Short List
Category B08. Use of Celebrity, Influencers & Key Opinion Leaders
Media Placement IUM FINLAND Helsinki, FINLAND
Name Company Position
Mertsi Ärling Diak (Diaconia University of Applied Science) Project Manager
Niina Mäenpää Diak (Diaconia University of Applied Science) Communications Expert
Mertsi Lindgren Diak (Diaconia University of Applied Science) Project Manager
Joni Auvinen Diak (Diaconia University of Applied Science) Trainee
Sami Tikkanen TBWA\HELSINKI Chief Executive Officer
Jyrki Poutanen TBWA\HELSINKI Chief Creative Officer
Ville Ohtonen TBWA\HELSINKI Creative Director
Aki Toivonen TBWA\HELSINKI Creative Content Strategist
Tuomas Perälä TBWA\HELSINKI Copywriter
Petri Sarkalahti TBWA\Helsinki Project Manager
Jesse Korhonen TBWA\Helsinki Insight Analyst
Timo Klemola TBWA\HELSINKI Designer
Miika Luoma TBWA\HELSINKI Director, Media & Audiences
Laura Paikkari TBWA\HELSINKI Creative Director
Erno Reinikainen TBWA\HELSINKI Creative Director
Ville Kontiainen TBWA\HELSINKI Copywriter trainee
Sami Kelahaara TBWA\HELSINKI Senior Creative
Joonas Hokka TBWA\HELSINKI Creative Content Strategist
Hamy Ramezan TBWA\SCREEN Director
Arsen Sarkisiants TBWA\SCREEN DOP
Niko Hatara TBWA\SCREEN Producer
Jari Lähteinen TBWA\SCREEN Producer
Donna Maimon TBWA\SCREEN Production Manager
Anssi Mahlamäki TBWA\SCREEN Motion Designer
Marja Uski IUM Finland Head of Client Unit
Kaisu Luukinen IUM Finland Social Media Planner
Aleksi Ylitalo IUM Finland Programmatic Planner
Emmi Vilkanen IUM Finland Programmatic Planner
Meri-Tuuli Väntsi - Influencer
Jari Sarasvuo - Influencer
Tuomas Enbuske - Influencer
Anne Kukkohovi - Influencer
Meeri Koutaniemi - Photographer
Heli Mäenpää Bang Bang Producer

Why is this work relevant for PR?

To change the public perception and opinion about the employment situation of the Romani minority, we needed to get the press to write and social media talk about our campaign. Most importantly we aimed to influence the decision makers about the situation. That’s why, instead of an advertising campaign, we created a social media experiment followed by a carefully created PR plan. The fact that even Finland’s top experts can’t get a job, if they apply for it with Romani names, was newsworthy in itself.


The inequality faced by the Romani in Finnish society is a complex and centuries-old issue. In working life, the first element one comes across with is the applicant’s name. Even with an impressive CV, it is nearly impossible to get into a job interview if you have a typical Romani name. Nevo Tiija is a project administered by Diak (Diaconia University of Applied Science) that aspires to improve the role of the Romani minority in Finnish working life. Diak needed to raise nationwide awareness of the discrimination of Romani people, especially in employment.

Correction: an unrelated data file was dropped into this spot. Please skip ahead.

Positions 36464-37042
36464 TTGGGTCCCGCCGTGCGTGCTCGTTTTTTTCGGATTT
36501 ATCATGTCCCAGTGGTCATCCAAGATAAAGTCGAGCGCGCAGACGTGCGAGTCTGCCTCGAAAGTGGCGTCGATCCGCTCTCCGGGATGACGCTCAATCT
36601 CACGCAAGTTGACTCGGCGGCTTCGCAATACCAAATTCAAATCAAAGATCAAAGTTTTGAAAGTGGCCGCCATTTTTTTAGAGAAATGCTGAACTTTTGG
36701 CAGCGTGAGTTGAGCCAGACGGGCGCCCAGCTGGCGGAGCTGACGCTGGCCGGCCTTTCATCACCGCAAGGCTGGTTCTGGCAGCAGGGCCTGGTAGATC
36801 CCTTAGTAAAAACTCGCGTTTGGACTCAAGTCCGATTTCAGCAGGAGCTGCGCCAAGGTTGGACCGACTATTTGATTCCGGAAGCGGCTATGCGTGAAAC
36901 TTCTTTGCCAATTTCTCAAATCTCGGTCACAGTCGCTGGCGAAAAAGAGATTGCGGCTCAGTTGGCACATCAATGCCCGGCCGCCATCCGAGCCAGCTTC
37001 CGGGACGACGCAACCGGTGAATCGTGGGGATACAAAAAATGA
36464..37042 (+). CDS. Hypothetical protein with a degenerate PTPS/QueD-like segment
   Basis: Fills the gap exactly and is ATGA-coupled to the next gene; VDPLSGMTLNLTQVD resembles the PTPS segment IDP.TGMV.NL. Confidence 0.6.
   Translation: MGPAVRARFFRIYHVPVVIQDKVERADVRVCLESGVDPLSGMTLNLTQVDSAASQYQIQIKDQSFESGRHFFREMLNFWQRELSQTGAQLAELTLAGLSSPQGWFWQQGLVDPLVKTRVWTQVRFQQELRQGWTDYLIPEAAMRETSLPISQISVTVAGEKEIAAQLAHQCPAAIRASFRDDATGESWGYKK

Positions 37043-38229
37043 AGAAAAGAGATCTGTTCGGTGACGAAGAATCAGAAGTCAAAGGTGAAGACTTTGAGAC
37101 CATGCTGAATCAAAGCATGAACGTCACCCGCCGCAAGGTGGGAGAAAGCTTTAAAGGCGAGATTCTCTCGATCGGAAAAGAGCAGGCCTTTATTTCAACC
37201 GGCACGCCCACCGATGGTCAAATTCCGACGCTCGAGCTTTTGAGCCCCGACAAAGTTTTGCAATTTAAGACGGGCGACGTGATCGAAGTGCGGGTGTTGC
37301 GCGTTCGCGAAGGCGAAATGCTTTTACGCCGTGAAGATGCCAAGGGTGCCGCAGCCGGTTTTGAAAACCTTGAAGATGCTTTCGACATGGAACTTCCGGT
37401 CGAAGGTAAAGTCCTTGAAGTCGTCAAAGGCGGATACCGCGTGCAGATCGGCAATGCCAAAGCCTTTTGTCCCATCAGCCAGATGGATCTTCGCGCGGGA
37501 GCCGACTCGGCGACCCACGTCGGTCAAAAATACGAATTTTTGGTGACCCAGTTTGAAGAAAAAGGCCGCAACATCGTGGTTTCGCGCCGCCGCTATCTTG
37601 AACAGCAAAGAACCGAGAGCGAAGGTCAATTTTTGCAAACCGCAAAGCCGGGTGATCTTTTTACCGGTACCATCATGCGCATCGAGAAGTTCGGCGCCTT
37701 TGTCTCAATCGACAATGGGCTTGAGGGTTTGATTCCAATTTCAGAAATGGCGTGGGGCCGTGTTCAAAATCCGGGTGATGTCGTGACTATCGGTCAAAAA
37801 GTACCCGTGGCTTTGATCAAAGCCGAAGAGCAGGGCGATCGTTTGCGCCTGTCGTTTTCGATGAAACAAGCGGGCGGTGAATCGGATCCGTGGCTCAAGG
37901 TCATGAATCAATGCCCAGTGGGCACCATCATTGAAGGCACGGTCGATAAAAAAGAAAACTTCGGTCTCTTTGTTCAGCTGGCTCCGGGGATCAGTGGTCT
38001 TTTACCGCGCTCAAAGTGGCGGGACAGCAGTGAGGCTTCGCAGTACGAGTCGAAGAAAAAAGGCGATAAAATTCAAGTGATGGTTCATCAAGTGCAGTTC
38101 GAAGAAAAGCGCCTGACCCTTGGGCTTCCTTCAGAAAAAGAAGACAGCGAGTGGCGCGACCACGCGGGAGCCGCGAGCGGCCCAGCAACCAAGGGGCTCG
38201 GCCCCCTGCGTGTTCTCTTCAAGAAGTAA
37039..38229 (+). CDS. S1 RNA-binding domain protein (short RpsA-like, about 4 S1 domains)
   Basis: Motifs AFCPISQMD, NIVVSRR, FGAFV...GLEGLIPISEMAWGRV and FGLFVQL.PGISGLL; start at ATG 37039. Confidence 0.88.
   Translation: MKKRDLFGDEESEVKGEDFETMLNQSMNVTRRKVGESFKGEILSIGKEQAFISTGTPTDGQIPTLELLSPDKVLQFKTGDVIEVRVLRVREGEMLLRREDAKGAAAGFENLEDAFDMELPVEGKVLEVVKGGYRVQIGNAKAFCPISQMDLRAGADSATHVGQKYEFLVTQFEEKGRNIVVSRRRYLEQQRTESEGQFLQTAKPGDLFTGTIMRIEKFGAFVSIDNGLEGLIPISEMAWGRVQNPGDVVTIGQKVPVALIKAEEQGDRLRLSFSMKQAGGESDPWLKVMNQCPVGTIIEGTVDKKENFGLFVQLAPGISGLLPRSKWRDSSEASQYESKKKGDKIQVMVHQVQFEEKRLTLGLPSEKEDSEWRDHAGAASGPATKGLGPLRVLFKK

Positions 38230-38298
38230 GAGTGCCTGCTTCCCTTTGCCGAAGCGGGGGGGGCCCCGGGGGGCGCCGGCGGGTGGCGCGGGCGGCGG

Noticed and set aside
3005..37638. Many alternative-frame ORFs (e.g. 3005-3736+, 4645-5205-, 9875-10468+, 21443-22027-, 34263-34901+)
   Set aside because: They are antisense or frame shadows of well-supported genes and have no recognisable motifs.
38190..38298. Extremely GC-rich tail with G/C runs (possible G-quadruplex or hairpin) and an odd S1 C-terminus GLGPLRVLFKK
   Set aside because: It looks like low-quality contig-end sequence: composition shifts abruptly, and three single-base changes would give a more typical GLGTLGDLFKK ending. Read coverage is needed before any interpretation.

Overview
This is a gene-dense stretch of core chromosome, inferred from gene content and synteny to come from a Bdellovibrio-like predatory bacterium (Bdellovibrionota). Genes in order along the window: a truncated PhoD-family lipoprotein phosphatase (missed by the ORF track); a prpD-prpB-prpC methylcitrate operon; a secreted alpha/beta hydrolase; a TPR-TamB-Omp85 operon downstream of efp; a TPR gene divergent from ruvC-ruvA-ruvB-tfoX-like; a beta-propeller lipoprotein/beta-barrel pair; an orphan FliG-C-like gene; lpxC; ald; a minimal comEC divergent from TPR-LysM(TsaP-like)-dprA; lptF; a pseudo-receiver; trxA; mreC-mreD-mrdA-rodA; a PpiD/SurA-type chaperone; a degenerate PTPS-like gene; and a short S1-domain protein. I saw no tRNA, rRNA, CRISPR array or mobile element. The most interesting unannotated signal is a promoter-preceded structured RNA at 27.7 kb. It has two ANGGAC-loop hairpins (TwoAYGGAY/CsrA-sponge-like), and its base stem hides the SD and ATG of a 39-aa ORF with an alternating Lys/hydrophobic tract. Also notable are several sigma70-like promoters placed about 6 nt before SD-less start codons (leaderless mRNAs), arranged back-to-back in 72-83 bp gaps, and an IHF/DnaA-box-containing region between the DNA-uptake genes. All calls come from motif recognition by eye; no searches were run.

Describe the creative idea (20% of vote)

Numerous studies prove, that the discrimination of Romani in the work life is deeply rooted and the prejudices are very strong: up to 60% of Romani are unemployed. Despite the outrageous figures, these studies have not raised a wider public discussion. To make the majority face their own prejudices in a more relatable way, we turned the tables: we invited four of Finland’s most esteemed professionals to apply for jobs from their respective fields. Jobs, for which them they were indisputably qualified. These four “Fake Romani” replied to job advertisements with their own CV’s but with typical Romani names.

Describe the PR strategy (30% of vote)

With a media budget of 20.000€, we had to rely on earned and social media. We selected four influencers with four distinctly different target audiences (culture followers, business-people etc.), in different social media channels, to maximize organic reach. Press releases explained the experiment in detail and linked to a documentary film. Hand-picked journalists, talk show hosts etc. got the possibility for an exclusive interview of each of the influencers. And to ensure the long tail, the influencers switched their social media names to their Fake Romani names. Thus, their every post, tweet, share and like reminded of the campaign.

Describe the PR execution (20% of vote)

We invited a business guru, a television personality, a top chef and a leading columnist to apply for work by using a Fake Romani name. None of them were invited to a single job interview. The whole process was turned into a mini documentary, which was used to spearhead the campaign. The campaign was launched through our influencers’ own social media channels. While sharing their respective videos of the experiment, they also changed their names on their social media accounts into the Fake Romani names. Carefully curated press releases were sent to the media along with a media package featuring background information, more videos, photos etc. We also supported the Facebook and YouTube content with a media budget of 20 000 euros.

List the results (30% of vote)

The Fake Romani Experiment shocked the nation. Some people reacted with denial, but as they met the research results at the campaign site, they couldn’t escape the truth. All of Finland’s biggest newspapers, TV news channels and numerous talk shows reported several times about the campaign in 104 articles. Overall the campaign reach inside Finland (a country with a population 5 500 000) was over 192 000 000 (35*population), adding up to 1 765 000 € worth earned media. The discussion led to concrete changes in the Finnish job market: Finland’s biggest employers (including the cities of Helsinki, Espoo, Vantaa and Vaasa, and the two biggest retailers) announced that they would switch to anonymous recruiting. Most importantly the campaign will have a lasting impact as even the government included anonymous recruitment in its reform programme, making the job market more accessible to all minorities, not just the Romani.